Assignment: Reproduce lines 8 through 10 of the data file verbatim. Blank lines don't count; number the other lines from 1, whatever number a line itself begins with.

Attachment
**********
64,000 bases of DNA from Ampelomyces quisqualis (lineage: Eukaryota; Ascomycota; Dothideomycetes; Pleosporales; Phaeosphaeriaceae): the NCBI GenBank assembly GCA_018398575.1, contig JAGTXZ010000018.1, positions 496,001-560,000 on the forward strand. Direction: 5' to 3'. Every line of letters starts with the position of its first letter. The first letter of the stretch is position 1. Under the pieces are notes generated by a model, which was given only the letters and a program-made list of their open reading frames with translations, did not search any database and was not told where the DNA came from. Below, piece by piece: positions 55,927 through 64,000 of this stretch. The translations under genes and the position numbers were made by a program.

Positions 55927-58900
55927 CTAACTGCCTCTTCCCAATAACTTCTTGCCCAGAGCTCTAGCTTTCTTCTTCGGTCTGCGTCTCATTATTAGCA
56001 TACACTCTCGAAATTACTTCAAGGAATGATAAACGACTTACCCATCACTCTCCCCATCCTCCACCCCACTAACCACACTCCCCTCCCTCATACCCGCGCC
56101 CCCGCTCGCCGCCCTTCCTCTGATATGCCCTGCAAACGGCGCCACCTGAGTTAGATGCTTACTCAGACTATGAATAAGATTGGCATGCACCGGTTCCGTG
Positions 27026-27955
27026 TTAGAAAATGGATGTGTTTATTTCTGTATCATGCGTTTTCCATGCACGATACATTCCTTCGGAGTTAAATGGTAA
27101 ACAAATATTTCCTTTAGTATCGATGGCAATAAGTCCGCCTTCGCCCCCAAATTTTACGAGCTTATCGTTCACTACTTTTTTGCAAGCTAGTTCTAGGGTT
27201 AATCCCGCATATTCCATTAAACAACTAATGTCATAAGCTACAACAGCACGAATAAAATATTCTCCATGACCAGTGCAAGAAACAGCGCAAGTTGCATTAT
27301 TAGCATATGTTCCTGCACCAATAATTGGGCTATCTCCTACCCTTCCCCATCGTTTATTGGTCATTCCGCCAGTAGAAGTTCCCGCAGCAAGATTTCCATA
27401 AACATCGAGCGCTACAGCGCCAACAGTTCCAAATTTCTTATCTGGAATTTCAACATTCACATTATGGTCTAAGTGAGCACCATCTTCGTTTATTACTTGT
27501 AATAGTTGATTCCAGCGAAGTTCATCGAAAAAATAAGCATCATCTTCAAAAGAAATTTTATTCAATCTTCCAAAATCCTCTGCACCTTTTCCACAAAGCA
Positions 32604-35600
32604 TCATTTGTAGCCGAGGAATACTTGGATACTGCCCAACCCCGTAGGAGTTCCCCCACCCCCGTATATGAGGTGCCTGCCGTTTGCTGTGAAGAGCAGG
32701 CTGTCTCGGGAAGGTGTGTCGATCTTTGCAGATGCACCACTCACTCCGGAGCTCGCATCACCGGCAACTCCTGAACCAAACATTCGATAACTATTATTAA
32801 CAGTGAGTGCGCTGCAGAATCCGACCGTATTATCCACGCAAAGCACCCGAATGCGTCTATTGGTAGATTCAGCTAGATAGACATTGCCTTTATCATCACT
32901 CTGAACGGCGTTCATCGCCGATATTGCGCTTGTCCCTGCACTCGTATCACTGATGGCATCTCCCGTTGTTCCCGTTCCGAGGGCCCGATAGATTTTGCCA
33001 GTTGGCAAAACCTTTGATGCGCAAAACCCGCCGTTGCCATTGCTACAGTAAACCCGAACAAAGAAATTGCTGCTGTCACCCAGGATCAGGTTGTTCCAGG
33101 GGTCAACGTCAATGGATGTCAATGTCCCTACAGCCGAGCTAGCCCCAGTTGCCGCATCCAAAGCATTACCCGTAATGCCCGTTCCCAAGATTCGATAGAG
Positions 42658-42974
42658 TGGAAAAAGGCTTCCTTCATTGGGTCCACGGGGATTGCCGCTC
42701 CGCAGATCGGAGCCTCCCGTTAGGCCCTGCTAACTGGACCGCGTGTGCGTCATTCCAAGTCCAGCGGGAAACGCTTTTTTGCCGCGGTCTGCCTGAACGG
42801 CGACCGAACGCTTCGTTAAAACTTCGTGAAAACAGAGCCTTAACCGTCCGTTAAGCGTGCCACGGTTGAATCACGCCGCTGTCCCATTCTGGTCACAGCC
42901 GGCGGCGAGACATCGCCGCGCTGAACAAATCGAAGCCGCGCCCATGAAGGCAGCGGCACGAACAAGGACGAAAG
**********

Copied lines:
27101 ACAAATATTTCCTTTAGTATCGATGGCAATAAGTCCGCCTTCGCCCCCAAATTTTACGAGCTTATCGTTCACTACTTTTTTGCAAGCTAGTTCTAGGGTT
27201 AATCCCGCATATTCCATTAAACAACTAATGTCATAAGCTACAACAGCACGAATAAAATATTCTCCATGACCAGTGCAAGAAACAGCGCAAGTTGCATTAT
27301 TAGCATATGTTCCTGCACCAATAATTGGGCTATCTCCTACCCTTCCCCATCGTTTATTGGTCATTCCGCCAGTAGAAGTTCCCGCAGCAAGATTTCCATA